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Celebrating a bit of smart physics

100 years ago, Albert Einstein formulated the equation E=MCSquared, that expresses Einstein’s theory that as one accelerates an object, it not only gets faster, but gets heavier. I must admit it is not very often that I come across the anniversary of a theory like this. We normally mark dates of births, deaths, battles, elections or great reforms. Theories don’t quite have the same resonance. I don’t imagine that there will be grand parades marking Einstein’s achievement.

I have read a bit about this incredible man and his life, and to this day I’ll frankly admit to finding it pretty hard to get my head around some of the ideas of relativity. (Physics was never one of my stronger subjects, something I intend to fix at nightschool. Never too late to learn). But there can be no doubt at all about the impact this man has had on the subsequent 100 years, in terms of our understanding of the universe and of course in fields such as nuclear power, both in its benign and not-so-benign forms.

And Einstein of course is incredibly famous not least for personifying the “eccentric genius” with his mass of scruffy hair, wild-eyed expressions and casual manner. How often are scientists in the movies, television and theatre portrayed in this way (assuming that scientists are portrayed at all). More recently, the late great Richard Feynman continued the tradition for iconoclastic irreverence, famously deflating science establishment in a marvellous collection of books about science and public policy.

For those interested in Einstein’s contemporaries in the science community in America, I can strongly recommend this book by Ed Regis.

20 comments to Celebrating a bit of smart physics

  • John Steele

    One of my favorite Einstein stories is about the letter to President Roosevelt. Leo Szilard went to meet with Einstein at his vacation home on Long Island to talk about sending the letter to FDR. But Szilard, one of the brightest physicists in the world, didn’t drive. The simple solution was to have Edward Teller serve as his chauffeur!

  • Reid of America

    Johnathan quotes the BBC: “that expresses Einstein’s theory that as one accelerates an object, it not only gets faster, but gets heavier”.

    This is not correct. The Newtonian equation F=ma is what the BBC is refering to.

    E=mc(squared) basicly states that all matter is highly condensed energy. Hence, transforming a small amount of matter into energy can yield a nuclear blast.

  • Noel Cooper

    This is not correct.

    Jonathan and the BBC have got it right, they are referring to this

  • Russell

    Actually, speaking as a physicist, so far nobody has quite gotten it right.

    Jonathon is wrong on the meaning of E=mc2 – Reid is correct that the implication of the equation is that mass and energy are interchangeable and that mass equates to a lot of energy.

    Noel is, sort of, correct to note that the concept that mass increases as speed increases (which is only noticable as v/c approaches 1) is an element of special relativity, but that element is not related to the e=mc2 equation.

    So scoring Jonathon got no element correct, Reid was half right (apart from the appallingly incorrect reference to Newton) and Noel has made a fool of himself.

  • Robin Goodfellow

    E=mc^2 is more fundamental than relativistic mass, it is, in fact, the expression of the shockingly bizarre idea that mass and energy are equivalent and closely related. At the time this was nothing less than revolutionary.

    Also, I should point out that relativistic mass is somewhat of a tricky subject, and the term is not much used nowadays. Typically, real physicists tend to talk about either energy or momentum and reserve the term “mass” to refer only to “rest mass”. This is because energy and momentum are both reference frame dependent measurements, so they don’t want them to be confused with frame invariant values like rest mass.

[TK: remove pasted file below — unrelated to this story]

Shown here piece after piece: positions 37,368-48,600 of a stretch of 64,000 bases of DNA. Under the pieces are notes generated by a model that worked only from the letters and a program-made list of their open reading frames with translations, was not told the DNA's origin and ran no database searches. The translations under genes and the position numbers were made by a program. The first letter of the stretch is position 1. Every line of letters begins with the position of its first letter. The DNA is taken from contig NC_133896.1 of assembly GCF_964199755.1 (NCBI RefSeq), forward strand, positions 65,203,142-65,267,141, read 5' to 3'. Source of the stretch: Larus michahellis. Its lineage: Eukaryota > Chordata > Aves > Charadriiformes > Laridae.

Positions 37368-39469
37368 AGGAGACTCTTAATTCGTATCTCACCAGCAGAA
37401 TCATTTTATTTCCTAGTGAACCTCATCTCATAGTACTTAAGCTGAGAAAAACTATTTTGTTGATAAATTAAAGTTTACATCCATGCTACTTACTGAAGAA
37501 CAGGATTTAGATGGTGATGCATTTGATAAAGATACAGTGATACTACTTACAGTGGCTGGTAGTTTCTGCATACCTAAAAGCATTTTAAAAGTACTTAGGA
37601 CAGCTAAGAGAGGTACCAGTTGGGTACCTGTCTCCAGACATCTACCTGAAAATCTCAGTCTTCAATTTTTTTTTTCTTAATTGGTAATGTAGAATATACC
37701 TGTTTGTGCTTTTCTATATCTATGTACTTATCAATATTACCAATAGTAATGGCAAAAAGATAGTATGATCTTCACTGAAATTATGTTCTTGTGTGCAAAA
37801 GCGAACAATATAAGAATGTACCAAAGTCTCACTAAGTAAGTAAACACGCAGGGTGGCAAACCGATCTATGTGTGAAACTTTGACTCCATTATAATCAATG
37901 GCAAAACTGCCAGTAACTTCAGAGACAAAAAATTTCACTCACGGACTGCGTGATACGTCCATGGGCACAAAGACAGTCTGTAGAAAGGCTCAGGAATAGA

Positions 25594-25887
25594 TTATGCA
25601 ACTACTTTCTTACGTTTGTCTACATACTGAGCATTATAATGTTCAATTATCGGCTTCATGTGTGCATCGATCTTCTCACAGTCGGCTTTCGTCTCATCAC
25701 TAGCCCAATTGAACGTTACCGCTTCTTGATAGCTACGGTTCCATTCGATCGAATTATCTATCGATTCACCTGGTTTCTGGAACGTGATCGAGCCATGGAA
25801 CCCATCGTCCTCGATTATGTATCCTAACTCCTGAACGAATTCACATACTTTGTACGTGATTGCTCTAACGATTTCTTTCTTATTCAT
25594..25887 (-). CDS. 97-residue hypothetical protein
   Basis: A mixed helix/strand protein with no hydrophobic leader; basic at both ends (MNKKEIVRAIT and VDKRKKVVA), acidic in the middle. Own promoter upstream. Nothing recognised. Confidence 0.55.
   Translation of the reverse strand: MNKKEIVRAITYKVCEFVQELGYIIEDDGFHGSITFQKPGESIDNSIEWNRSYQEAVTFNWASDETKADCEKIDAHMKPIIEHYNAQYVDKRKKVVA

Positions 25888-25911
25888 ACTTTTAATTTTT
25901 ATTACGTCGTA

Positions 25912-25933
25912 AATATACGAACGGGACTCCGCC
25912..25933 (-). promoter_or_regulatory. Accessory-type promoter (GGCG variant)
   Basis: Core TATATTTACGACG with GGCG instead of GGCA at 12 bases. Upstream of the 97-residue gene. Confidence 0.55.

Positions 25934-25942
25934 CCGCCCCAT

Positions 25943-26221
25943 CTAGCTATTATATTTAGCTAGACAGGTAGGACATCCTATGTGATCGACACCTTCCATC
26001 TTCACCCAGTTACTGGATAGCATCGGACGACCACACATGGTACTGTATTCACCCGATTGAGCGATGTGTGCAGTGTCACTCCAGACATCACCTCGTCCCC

• Jake


    I heard a physicist say that it is possible that no one would have come up with E=mc^2 even after 100 years if it had not been for Einstein. It was that revolutionary of an idea.

    What do you think?

  • Russell

    G’day Jake,

    I have heard the view expressed but I do not find it very convincing – a re-think of physics was required and Einstein was the first to get there. But there were elements of the new physics that never made sense to Einstein (trying looking up the Einstein-Podolsky-Rosen paradox and/or Bell’s inequality).

    The world of ideas just doesn’t work like that. Exceedingly odd ideas occur to multiple people in different ways eg. Schrödinger and Dirac both separately came up with equations that express the same thing (though it only ever gets called Schrödinger’s equation). Part of the problem is that you need a very good understanding to see that the equations (that look nothing alike) mean the same thing – I suppose it is because Schrödinger had the cat.

  • Chris Harper


    Contrary to what you said, my understanding is that the mass gain as v/c tends to 1 is directly related to e=mc^2. That part of the energy of acceleration which is not expressed as delta v is expressed as delta m, in the relationship of m = e/c^2.

  • Chris Harper

    “I suppose it is because Schrödinger had the cat.”

    Are you certain?

  • timmah!

    From A. Einstein, “Does the Inertia of a Body Depend Upon Its Energy-Content?”, a lovely 3 page add on to the main paper on special relativity, as translated in __The Principle of Relativity__ (Dover):

    “If a body gives off the energy L in the form of radiation, its mass diminishes by L/c^2…The mass of a body is a measure of its energy-content….If the theory corresponds to the facts, radiation conveys inertia between the emitting and absorbing bodies.”

    So mass and energy are one and the same. To better understand this, we need the general theory of relativity. Maybe I’ll understand something of that by the time its centennial comes up in 2016.

  • guy herbert

    As Russell says, rethinking was happening all over. It always is. The story of science is only a succession of pellucid individual triumphs in retrospect.

    As far as relativistic kinematics are concerned, Poincaré and Minkowski were on much the same track as Einstein, and Minkowski subsequently made Special Relativity much easier to follow for those of us having difficulties.